The Bantu Education policy to impose Afrikaans as a medium of instruction seems to have presented a trigger mechanism for the June 16 Uprisings. This was despite the fact that Afrikaans was in fact a language that was developed and spoken by the indigenous people as they resisted foreign culture as was represented by the Dutch language. The white settlers usurped both the Afrikaans language and the description Afrikaner in the 19th century. In this way, Afrikaans got somehow contaminated by this usurpation by the oppressors. This usurpation was what made the imposition of Afrikaans as the medium of instruction objectionable to the masses.

On 28 May 1976 SASM held its General Students Council in Roodepoort where the policy by the regime to impose Afrikaans was discussed. There is a need to reiterate the fact that SASM was the student component of the BCM. On page 25 of The Youth Struggle: The 1976 Students’ Revolt, we are told that a resolution at this SASM Council was passed to fight against the Afrikaans imposition and also support the sporadic boycotting of classes that was already taking place. The Council’s minutes tell us about this resolution:

“The recent strikes by schools against the use of Afrikaans as a medium of instruction is a sign of demonstration against schools’ systematised to producing 'good industrial boys' for the powers that be... We therefore resolved to totally reject the use of Afrikaans as a medium of instruction.”

We can see that the fermentation of the June 16 Uprisings was an organic political process by Black students affiliated to the SASM of the Black Consciousness Movement. The leaders of this SASM were politically conscious BC activists. I am talking about Tsietsi Mashinini, Khotso Seatlholo, Sibongile Mthembu (now Mkhabela), Oupa Ngwenya, Thabo Ndabeni, Seth Mazibuko and many others.

Seth Mazibuko tells us that it was in a mass meeting in Orlando that Mashinini rose to propose the date of June 16 for the demonstration with the objective of mobilising all Black schools and students to join the protests against Afrikaans as a medium of instruction.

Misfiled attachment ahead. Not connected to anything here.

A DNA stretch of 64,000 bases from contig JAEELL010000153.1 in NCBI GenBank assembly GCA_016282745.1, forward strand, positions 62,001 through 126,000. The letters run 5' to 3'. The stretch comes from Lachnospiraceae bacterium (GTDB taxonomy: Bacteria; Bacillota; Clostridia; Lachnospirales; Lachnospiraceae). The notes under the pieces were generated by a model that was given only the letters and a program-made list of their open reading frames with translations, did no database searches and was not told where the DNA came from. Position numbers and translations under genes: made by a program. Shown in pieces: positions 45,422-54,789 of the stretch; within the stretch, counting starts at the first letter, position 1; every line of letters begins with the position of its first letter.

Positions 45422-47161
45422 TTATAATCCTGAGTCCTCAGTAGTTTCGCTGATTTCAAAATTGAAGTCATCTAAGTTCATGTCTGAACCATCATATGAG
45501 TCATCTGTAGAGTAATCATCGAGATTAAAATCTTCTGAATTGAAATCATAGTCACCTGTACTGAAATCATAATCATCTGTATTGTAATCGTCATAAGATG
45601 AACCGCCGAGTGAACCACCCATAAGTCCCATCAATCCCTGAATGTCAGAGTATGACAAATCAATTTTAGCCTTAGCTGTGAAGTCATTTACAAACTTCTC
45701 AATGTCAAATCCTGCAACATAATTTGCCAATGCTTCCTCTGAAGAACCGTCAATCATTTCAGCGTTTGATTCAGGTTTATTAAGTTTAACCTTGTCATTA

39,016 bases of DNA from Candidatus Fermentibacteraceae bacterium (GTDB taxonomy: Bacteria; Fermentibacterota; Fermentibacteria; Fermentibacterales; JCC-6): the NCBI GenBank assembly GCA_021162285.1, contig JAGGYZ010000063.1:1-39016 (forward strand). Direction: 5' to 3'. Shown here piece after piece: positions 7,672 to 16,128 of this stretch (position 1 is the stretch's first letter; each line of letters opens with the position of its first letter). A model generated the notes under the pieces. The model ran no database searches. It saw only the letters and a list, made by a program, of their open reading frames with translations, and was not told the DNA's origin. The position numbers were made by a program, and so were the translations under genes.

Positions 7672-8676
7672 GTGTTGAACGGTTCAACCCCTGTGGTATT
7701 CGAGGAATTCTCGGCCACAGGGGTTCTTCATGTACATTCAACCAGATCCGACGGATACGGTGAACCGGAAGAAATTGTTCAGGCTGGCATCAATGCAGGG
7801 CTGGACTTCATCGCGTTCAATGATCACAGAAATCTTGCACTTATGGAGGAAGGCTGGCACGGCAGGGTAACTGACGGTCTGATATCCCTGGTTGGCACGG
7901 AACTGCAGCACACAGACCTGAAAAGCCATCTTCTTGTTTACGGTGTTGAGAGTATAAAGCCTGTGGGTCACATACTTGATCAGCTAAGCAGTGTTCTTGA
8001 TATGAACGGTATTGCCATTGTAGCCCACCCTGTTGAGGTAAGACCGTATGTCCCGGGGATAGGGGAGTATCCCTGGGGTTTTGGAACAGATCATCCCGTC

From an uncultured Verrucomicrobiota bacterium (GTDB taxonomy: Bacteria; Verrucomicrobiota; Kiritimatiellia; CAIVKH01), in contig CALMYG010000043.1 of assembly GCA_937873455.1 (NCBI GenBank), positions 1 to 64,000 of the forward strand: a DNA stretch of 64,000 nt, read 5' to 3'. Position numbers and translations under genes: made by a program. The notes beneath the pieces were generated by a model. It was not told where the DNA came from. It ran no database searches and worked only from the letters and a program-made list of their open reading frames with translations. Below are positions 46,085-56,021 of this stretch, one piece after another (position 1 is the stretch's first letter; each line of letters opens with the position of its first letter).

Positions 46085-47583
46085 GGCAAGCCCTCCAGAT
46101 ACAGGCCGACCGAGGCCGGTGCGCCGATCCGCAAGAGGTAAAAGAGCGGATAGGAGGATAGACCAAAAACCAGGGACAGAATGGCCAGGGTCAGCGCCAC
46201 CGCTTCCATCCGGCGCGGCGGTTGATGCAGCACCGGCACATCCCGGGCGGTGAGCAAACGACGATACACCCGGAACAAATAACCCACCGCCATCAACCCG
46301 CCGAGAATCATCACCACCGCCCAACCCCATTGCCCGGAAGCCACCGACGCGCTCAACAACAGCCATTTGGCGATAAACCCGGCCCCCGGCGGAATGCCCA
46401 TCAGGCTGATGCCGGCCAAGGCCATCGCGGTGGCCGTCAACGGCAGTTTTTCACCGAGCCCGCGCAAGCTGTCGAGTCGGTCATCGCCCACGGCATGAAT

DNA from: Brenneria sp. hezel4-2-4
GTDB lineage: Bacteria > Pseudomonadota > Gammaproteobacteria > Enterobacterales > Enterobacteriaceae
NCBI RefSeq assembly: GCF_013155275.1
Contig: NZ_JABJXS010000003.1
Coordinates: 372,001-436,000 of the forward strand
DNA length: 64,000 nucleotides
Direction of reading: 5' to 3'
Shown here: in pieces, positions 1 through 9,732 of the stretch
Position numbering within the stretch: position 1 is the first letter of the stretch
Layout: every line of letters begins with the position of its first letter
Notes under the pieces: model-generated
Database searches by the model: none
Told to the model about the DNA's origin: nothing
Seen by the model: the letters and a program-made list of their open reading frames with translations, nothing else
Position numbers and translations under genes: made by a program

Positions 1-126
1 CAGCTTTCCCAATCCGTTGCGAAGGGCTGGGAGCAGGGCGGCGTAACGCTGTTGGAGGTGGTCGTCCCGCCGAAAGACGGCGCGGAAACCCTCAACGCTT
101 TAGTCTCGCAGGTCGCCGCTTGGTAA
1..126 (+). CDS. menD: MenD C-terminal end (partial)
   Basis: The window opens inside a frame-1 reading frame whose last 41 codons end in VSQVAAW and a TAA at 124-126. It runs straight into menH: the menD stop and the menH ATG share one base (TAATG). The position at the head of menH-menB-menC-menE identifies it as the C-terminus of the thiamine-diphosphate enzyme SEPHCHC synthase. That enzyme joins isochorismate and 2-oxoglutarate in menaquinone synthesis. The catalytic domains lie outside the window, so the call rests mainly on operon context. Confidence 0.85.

Up until now we learn about the political maturity of students under SASM building and plotting the momentum towards the June 16 Uprisings under the general influence and direction of the BCM. On page 27 of The Youth Struggle: The 1976 Students’ Revolt, we are told about the direct involvement of BPC in working together with its structures like SASM and the Black Parents Association in planning and fermenting the June 16 Uprisings:

“The weekend before the march, a meeting was held between students and some BPC members to finalise strategy. The students action committee plan was to stage a peaceful march with students from all over Soweto congregating at Orlando Stadium and then proceeding to the regional offices of the Department of Bantu Education to deliver a Memorandum reflecting student grievances.”

Many activists would have expected that the military wings of the ANC and PAC would exploit the Uprisings and supply the armed struggle dimension to finish the enemy off. That never took place. In my other writings on the June 16 Uprisings I have explained with evidence why there was no military assistance by the ANC and PAC. Both organisations were not ready. These organisations were busy trying to deal with turmoil caused by factions and mutinies in their ranks. In fact, the Uprisings gave them a huge boost in terms of the recruits brought about by the mass exodus of young people from Azania. ANC President Oliver Tambo agrees: